Naomi Alderman has won the Baileys Women’s Prize for Fiction for her feminist sci-fi novel The Power.
Her book envisages a world in which women have developed the ability to give electric shocks at will.
The chair of this year’s judges, Tessa Ross, praised Alderman’s “brilliantly imagined dystopia, her big ideas and her fantastic imagination”.
Alderman received the £30,000 prize at a ceremony at London’s Royal Festival Hall on Wednesday.
“The women’s movement is more vital to me than any other utility that might come into my house,” Alderman said as she accepted her prize to loud cheers and applause.
“The support and power of other women has been more vital to me than electricity,” she went on.
The literary prize’s co-founder Kate Mosse also paid tribute to its first ever winner Helen Dunmore, who died earlier this week, describing her as “an exquisite poet, and extraordinary writer for children and young adults”.
The Power, Alderman’s fourth novel, was published in October last year and explores themes of power, violence and gender.
It follows four main characters as they adjust to a future in which women can inflict shocks “from a tiny tingle all the way to full electro-death”.
On her website, Alderman describes The Power as “a novel of ideas”.
“What would happen if women had the power to cause pain and destruction? Do we really believe that women are naturally peaceful and nurturing? How much of gender is in our expectations of violence?” she asks.
Alderman’s win comes just over a decade after her debut novel, Disobedience, won the 2006 Orange Award for New Writers. That novel is being made into a film starring Rachel Weisz and Rachel McAdams.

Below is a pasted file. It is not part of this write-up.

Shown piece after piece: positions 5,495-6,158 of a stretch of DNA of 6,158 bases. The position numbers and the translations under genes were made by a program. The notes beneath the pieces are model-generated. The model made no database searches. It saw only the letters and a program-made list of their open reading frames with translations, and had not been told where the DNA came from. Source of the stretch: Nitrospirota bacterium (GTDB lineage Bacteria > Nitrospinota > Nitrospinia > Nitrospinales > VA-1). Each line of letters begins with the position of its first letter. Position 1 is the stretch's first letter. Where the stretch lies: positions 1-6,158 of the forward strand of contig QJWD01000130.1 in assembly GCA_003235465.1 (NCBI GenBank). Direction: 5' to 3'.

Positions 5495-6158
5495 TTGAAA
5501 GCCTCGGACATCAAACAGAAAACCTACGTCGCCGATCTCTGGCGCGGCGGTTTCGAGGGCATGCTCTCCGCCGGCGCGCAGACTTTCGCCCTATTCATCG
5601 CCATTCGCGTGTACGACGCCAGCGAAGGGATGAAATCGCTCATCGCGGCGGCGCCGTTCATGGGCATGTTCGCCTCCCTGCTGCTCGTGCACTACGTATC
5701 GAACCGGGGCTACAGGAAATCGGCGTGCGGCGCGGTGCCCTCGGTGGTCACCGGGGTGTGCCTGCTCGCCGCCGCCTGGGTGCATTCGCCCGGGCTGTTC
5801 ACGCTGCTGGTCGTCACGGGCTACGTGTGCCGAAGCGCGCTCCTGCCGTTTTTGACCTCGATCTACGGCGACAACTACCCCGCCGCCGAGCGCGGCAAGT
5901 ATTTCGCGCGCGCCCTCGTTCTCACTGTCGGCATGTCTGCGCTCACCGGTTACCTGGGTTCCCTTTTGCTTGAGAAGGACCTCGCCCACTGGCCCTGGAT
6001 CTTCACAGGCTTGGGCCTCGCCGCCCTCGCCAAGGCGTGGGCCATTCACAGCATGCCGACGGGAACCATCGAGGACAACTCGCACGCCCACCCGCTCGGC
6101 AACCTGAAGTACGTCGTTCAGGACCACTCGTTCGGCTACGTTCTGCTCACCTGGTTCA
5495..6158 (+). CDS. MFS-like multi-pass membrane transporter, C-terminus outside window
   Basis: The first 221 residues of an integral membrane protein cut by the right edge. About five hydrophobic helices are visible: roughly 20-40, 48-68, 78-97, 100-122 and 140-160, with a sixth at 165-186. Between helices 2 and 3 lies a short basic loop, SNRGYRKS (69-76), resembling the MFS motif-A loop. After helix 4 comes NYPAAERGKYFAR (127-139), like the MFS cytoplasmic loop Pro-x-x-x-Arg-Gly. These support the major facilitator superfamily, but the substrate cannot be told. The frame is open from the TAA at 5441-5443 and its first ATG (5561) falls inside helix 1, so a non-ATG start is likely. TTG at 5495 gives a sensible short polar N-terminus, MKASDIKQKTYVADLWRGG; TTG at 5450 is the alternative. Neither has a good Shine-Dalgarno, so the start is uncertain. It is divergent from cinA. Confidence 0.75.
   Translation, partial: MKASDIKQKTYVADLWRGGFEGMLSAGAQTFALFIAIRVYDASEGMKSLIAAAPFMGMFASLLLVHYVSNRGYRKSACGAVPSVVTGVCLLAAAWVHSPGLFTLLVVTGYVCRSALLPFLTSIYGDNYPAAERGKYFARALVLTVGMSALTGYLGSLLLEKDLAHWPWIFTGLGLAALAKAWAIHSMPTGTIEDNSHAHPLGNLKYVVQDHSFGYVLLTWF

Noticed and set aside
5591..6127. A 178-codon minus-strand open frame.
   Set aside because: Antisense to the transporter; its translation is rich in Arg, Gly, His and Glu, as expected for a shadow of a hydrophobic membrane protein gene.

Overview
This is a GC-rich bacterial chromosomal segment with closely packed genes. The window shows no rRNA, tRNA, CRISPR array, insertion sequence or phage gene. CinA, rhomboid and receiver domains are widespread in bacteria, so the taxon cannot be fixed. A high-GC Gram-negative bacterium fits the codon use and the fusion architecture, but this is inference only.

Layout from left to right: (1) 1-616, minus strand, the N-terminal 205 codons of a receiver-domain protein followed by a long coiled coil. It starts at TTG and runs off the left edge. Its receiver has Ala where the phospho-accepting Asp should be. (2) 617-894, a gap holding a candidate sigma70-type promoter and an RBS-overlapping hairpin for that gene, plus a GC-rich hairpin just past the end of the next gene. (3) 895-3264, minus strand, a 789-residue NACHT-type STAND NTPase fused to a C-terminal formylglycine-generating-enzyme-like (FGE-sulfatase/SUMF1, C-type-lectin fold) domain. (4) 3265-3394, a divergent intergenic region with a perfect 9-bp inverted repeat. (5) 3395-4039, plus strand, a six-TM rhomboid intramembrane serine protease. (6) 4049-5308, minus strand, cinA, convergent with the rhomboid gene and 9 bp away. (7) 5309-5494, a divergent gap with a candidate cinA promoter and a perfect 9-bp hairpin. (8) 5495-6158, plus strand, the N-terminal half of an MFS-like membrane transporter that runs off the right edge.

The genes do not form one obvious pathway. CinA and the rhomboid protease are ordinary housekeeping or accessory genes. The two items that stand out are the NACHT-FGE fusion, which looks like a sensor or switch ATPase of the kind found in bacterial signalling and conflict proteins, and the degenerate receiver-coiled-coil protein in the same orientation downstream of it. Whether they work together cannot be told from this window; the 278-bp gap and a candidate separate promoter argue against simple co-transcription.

The Power, meanwhile, is being adapted for a TV series by Sister Pictures, co-producer of hit ITV crime drama Broadchurch.
Alderman, who will write the screenplay, has said the series would “expand” on the stories told in her novel.
What is the Women’s Prize for Fiction?
- The Women’s Prize for Fiction is awarded annually to what judges consider the best novel of the year written in English by a female author
- It was co-founded by author Kate Mosse, who believed female authors were often overlooked for major literary prizes
- Previous winners of the prize include Zadie Smith, Ali Smith, Lionel Shriver and Chimamanda Ngozi Adichie
- The first winner in 1996 was the late novelist and poet Helen Dunmore
- Orange sponsored the award for 17 years before Baileys took over in 2014
- The winning author receives £30,000 in prize money and a Bessie – a limited edition bronze figurine
Alderman, who grew up in London, is professor of creative writing at Bath Spa University.
Her other novels include The Lessons (2010) and The Liars’ Gospel (2012). She is one of the presenters of Science Stories on BBC Radio 4.
She also co-created the best-selling smartphone fitness game Zombies, Run! and wrote the Doctor Who spin-off book Borrowed Time (2011).
She has been mentored by author Margaret Atwood, whose novel Hag-Seed appeared on this year’s Baileys long-list.
Atwood’s quote on the front cover of The Power reads: “Electrifying! Shocking! Will knock your socks off! Then you’ll think twice about everything.”
The Power beat five other novels on the shortlist, which included one previous winner, Linda Grant, and one first-time novelist, Ayobami Adebayo.
The shortlist in full:
- Stay With Me – Ayobami Adebayo
- The Power – Naomi Alderman
- The Dark Circle – Linda Grant
- The Sport of Kings – CE Morgan
- First Love – Gwendoline Riley
- Do Not Say We Have Nothing – Madeleine Thien
This is the final year that the prize will bear the Baileys name. In 2018, the title will revert to the Women’s Prize for Fiction and be supported by “a family of sponsors”.
Lisa McInerney won the prize last year with her debut novel, The Glorious Heresies.